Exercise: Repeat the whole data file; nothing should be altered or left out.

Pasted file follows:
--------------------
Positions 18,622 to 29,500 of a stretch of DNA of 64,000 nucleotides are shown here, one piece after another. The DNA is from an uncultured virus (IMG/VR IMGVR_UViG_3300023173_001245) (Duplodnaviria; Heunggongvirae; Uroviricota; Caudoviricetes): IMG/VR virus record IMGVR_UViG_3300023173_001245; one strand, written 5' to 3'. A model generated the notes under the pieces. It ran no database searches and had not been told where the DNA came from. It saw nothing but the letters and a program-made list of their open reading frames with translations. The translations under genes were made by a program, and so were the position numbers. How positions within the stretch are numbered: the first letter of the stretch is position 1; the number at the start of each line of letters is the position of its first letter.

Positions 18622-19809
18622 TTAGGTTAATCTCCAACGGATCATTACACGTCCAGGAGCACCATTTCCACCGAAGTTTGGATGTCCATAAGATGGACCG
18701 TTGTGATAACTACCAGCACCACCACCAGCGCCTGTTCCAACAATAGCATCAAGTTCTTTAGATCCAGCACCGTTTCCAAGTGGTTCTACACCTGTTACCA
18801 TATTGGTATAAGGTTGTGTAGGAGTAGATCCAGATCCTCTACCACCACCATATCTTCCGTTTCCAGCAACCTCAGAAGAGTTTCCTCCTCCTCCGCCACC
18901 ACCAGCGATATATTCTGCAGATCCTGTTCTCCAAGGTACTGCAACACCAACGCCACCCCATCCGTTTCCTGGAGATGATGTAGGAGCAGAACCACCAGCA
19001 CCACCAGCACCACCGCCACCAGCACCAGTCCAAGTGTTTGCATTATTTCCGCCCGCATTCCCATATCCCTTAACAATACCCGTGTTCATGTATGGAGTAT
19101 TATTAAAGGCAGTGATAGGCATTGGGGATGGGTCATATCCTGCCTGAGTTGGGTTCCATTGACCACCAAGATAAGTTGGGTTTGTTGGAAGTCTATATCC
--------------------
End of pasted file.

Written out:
Positions 18,622 to 29,500 of a stretch of DNA of 64,000 nucleotides are shown here, one piece after another. The DNA is from an uncultured virus (IMG/VR IMGVR_UViG_3300023173_001245) (Duplodnaviria; Heunggongvirae; Uroviricota; Caudoviricetes): IMG/VR virus record IMGVR_UViG_3300023173_001245; one strand, written 5' to 3'. A model generated the notes under the pieces. It ran no database searches and had not been told where the DNA came from. It saw nothing but the letters and a program-made list of their open reading frames with translations. The translations under genes were made by a program, and so were the position numbers. How positions within the stretch are numbered: the first letter of the stretch is position 1; the number at the start of each line of letters is the position of its first letter.

Positions 18622-19809
18622 TTAGGTTAATCTCCAACGGATCATTACACGTCCAGGAGCACCATTTCCACCGAAGTTTGGATGTCCATAAGATGGACCG
18701 TTGTGATAACTACCAGCACCACCACCAGCGCCTGTTCCAACAATAGCATCAAGTTCTTTAGATCCAGCACCGTTTCCAAGTGGTTCTACACCTGTTACCA
18801 TATTGGTATAAGGTTGTGTAGGAGTAGATCCAGATCCTCTACCACCACCATATCTTCCGTTTCCAGCAACCTCAGAAGAGTTTCCTCCTCCTCCGCCACC
18901 ACCAGCGATATATTCTGCAGATCCTGTTCTCCAAGGTACTGCAACACCAACGCCACCCCATCCGTTTCCTGGAGATGATGTAGGAGCAGAACCACCAGCA
19001 CCACCAGCACCACCGCCACCAGCACCAGTCCAAGTGTTTGCATTATTTCCGCCCGCATTCCCATATCCCTTAACAATACCCGTGTTCATGTATGGAGTAT
19101 TATTAAAGGCAGTGATAGGCATTGGGGATGGGTCATATCCTGCCTGAGTTGGGTTCCATTGACCACCAAGATAAGTTGGGTTTGTTGGAAGTCTATATCC